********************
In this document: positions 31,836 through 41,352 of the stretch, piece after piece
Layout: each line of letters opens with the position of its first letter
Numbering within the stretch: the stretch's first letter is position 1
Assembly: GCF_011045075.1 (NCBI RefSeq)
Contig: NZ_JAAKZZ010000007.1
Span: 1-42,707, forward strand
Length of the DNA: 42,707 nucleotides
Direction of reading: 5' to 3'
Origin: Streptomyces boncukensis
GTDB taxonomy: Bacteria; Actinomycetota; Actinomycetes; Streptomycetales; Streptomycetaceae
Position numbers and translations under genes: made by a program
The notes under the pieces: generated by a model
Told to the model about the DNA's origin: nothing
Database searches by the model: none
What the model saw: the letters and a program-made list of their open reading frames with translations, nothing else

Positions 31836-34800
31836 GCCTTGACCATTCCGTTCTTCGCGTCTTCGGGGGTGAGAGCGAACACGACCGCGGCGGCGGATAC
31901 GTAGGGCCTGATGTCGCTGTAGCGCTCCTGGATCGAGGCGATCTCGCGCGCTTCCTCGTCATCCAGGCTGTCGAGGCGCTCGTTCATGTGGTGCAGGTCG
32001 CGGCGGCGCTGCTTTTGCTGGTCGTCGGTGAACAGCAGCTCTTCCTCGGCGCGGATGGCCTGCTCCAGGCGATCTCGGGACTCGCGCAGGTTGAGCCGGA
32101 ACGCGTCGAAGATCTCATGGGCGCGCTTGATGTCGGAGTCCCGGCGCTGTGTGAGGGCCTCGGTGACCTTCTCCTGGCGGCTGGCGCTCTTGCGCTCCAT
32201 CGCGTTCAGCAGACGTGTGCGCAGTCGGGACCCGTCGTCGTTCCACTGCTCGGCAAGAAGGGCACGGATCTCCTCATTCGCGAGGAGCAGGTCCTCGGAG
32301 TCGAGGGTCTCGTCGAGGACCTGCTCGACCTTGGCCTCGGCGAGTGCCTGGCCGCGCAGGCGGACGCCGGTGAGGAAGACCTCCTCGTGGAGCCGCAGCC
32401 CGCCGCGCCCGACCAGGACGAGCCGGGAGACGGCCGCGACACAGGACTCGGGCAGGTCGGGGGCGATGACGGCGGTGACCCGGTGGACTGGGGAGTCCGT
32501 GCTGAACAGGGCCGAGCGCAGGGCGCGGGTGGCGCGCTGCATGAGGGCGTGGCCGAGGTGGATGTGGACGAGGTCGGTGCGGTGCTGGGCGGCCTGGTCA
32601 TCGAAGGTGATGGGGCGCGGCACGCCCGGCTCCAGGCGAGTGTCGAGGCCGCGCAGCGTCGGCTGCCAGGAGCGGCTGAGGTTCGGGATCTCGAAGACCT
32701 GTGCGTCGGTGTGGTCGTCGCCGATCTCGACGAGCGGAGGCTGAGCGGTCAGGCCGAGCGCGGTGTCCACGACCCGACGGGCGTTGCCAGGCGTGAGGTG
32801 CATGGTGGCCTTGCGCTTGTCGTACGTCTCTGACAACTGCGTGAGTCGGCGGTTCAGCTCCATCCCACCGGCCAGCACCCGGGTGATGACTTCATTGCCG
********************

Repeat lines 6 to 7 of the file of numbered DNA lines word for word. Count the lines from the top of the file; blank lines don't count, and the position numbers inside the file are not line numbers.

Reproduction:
Span: 1-42,707, forward strand
Length of the DNA: 42,707 nucleotides